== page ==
So they hide and cower. Let them know there are things in the world they cannot defeat. The world is not all 'level appropriate', and not everything they meet is designed to be battled.

If any of them are actually stupid enough to try to attack it, the giant will laugh at them and keep walking. If they insist, it kills the whoever is most bold of them, and walks on, shaking its head.

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    \$\begingroup\$ I recommend against this. The group I play with would devolve into tactical discussions on how to beat it anyway. \$\endgroup\$ – You're bad and should feel bad Feb 19 at 13:01
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    \$\begingroup\$ Your group sounds like the people that need this. \$\endgroup\$ – timje Feb 19 at 18:03
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On the "flaws" of DM based RPGs is that players know there is "off the rails" unplanned stuff, and "story hooks" for long well laid out and planned adventures. The off the rails stuff is fun and all, but it can never match the epicness of Defeating The Big Bad of Evilness (tm). This means that even if players KNOW they have multiple options, they can find themselves in the trap of "which action must I do to initiate the planned quest?". After all, there is content they expect to be there, and they WILL experience it! So help the Gods! If players think you expect them to do something, they will usually do it (unless they think it's a trap made specifically because you thought they would walk into it... but then they may still walk into it just to find out what the trap is)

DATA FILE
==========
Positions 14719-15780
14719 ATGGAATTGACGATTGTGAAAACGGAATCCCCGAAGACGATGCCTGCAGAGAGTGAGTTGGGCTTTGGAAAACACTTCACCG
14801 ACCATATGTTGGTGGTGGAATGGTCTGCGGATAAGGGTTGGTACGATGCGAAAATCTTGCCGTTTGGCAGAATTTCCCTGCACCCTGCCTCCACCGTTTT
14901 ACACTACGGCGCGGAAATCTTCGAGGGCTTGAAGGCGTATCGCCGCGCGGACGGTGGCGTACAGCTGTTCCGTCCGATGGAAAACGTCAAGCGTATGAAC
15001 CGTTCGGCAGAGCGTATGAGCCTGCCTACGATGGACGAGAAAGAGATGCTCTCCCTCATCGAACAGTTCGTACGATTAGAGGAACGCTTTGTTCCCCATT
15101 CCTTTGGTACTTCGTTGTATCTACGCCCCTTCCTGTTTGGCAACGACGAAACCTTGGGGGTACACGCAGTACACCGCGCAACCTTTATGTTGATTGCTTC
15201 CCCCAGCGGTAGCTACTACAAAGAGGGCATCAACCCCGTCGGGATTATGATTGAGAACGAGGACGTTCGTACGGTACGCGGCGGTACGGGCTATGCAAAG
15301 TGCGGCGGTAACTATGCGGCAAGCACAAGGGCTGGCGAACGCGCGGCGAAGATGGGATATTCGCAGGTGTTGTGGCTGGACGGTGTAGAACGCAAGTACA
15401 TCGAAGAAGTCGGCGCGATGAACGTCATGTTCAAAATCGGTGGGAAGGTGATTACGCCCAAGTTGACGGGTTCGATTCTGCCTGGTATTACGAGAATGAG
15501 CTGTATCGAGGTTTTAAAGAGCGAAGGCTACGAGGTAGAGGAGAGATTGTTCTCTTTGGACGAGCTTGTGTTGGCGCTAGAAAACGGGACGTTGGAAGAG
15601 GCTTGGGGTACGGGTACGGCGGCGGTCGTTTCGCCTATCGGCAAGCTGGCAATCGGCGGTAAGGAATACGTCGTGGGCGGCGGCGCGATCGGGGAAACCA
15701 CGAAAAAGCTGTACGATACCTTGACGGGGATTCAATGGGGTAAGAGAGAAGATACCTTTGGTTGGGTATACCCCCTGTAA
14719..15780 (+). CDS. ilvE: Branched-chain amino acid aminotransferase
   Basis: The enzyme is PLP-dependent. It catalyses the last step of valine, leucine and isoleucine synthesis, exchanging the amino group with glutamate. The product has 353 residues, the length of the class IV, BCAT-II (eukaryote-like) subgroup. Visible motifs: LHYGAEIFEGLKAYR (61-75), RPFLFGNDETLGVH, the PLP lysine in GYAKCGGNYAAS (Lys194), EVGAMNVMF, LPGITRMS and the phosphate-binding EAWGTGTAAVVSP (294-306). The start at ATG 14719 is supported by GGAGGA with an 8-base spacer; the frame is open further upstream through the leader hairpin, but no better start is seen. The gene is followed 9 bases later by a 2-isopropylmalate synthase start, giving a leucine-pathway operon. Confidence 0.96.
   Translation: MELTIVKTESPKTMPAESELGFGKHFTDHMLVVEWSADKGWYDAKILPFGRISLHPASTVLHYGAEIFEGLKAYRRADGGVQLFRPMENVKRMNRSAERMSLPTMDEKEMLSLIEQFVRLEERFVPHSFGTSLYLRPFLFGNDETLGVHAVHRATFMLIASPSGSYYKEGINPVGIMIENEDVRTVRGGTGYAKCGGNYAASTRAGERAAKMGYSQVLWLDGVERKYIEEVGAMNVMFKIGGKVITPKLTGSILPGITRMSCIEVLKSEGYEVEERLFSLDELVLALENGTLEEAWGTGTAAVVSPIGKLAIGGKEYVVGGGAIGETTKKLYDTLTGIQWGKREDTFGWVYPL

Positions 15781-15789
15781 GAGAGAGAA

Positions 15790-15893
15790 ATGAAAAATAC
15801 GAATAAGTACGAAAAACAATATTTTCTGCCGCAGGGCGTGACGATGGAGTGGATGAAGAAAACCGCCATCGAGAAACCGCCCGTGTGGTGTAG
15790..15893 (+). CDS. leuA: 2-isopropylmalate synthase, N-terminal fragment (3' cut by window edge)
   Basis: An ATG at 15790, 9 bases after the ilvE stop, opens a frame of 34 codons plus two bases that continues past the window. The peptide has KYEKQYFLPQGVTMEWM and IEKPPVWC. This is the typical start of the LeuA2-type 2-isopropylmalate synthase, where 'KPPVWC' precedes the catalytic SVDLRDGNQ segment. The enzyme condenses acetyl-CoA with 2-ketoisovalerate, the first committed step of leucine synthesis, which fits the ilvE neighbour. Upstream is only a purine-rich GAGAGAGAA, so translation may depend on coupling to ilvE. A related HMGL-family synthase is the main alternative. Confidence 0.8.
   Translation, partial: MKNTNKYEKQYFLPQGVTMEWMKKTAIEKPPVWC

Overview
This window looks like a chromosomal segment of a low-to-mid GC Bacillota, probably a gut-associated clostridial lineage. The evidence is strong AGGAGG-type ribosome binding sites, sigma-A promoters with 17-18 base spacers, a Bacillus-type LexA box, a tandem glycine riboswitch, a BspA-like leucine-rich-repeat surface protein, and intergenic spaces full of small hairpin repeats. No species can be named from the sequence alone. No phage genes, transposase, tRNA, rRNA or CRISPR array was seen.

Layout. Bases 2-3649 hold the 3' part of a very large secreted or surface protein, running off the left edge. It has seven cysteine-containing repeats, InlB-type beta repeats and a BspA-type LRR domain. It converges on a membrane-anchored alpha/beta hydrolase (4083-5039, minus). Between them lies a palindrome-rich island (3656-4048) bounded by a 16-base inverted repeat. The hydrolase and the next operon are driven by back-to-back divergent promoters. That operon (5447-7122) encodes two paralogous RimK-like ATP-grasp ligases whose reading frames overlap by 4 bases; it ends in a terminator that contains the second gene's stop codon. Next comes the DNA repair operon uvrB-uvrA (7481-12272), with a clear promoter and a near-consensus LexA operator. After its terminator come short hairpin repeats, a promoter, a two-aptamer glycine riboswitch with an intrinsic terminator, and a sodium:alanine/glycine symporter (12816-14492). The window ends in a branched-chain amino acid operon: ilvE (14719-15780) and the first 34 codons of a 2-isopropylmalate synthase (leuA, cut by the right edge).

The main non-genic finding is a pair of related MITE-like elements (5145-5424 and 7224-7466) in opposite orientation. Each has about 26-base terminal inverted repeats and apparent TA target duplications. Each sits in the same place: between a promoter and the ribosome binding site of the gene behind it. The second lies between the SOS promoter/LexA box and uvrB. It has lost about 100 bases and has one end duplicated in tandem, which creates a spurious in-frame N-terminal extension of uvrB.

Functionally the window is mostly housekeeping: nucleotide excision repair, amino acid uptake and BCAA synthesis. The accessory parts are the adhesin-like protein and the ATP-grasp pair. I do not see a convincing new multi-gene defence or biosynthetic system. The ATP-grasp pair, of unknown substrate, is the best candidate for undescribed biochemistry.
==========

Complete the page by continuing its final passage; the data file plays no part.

This is why when setting the scene, I like to seed "action clues". for example

  • There is still some distance between the bandits and the girl. You believe if you leap in now, you could beat the them to the girl... (charge in action)
  • ... however, you don't believe the bandits have noticed you ... (ambush action)
  • ... besides, bandits in this area rarely actually hurt anyone ... (ignore action)

The point is these little bits of explanation serve two purposes. They provide important context so they don't have to ask what actions are possible/plossible, and they give they players reminders or multiple expectations of possible things they can do. (You can charge in murdering so often, you can easily forget that ambushing the enemy is an option) You mentioned it, therefore they know it is a valid way to follow the hook.